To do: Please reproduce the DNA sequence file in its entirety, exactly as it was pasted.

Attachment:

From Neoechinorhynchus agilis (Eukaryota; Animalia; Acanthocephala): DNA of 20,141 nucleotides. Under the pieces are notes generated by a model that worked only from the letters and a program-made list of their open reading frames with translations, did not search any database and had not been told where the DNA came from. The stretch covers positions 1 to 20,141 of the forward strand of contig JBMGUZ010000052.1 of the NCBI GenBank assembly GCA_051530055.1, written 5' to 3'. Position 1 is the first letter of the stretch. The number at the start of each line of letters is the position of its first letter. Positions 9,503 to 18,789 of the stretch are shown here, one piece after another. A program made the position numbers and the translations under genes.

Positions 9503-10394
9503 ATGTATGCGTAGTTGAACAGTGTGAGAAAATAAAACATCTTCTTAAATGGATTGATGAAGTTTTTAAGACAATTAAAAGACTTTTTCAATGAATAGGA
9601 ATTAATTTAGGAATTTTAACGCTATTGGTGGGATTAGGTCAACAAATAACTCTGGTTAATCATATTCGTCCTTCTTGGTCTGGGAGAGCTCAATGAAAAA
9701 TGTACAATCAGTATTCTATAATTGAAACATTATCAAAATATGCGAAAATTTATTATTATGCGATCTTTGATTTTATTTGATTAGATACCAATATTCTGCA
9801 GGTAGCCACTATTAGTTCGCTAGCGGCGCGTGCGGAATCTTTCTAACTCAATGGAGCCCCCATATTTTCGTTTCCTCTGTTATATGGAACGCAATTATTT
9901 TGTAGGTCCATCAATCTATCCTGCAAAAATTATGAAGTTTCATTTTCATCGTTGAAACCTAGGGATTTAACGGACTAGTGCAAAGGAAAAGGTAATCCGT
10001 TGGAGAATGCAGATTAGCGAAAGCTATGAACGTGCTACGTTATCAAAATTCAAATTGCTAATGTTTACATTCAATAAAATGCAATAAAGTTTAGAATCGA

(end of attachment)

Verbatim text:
From Neoechinorhynchus agilis (Eukaryota; Animalia; Acanthocephala): DNA of 20,141 nucleotides. Under the pieces are notes generated by a model that worked only from the letters and a program-made list of their open reading frames with translations, did not search any database and had not been told where the DNA came from. The stretch covers positions 1 to 20,141 of the forward strand of contig JBMGUZ010000052.1 of the NCBI GenBank assembly GCA_051530055.1, written 5' to 3'. Position 1 is the first letter of the stretch. The number at the start of each line of letters is the position of its first letter. Positions 9,503 to 18,789 of the stretch are shown here, one piece after another. A program made the position numbers and the translations under genes.

Positions 9503-10394
9503 ATGTATGCGTAGTTGAACAGTGTGAGAAAATAAAACATCTTCTTAAATGGATTGATGAAGTTTTTAAGACAATTAAAAGACTTTTTCAATGAATAGGA
9601 ATTAATTTAGGAATTTTAACGCTATTGGTGGGATTAGGTCAACAAATAACTCTGGTTAATCATATTCGTCCTTCTTGGTCTGGGAGAGCTCAATGAAAAA
9701 TGTACAATCAGTATTCTATAATTGAAACATTATCAAAATATGCGAAAATTTATTATTATGCGATCTTTGATTTTATTTGATTAGATACCAATATTCTGCA
9801 GGTAGCCACTATTAGTTCGCTAGCGGCGCGTGCGGAATCTTTCTAACTCAATGGAGCCCCCATATTTTCGTTTCCTCTGTTATATGGAACGCAATTATTT
9901 TGTAGGTCCATCAATCTATCCTGCAAAAATTATGAAGTTTCATTTTCATCGTTGAAACCTAGGGATTTAACGGACTAGTGCAAAGGAAAAGGTAATCCGT
10001 TGGAGAATGCAGATTAGCGAAAGCTATGAACGTGCTACGTTATCAAAATTCAAATTGCTAATGTTTACATTCAATAAAATGCAATAAAGTTTAGAATCGA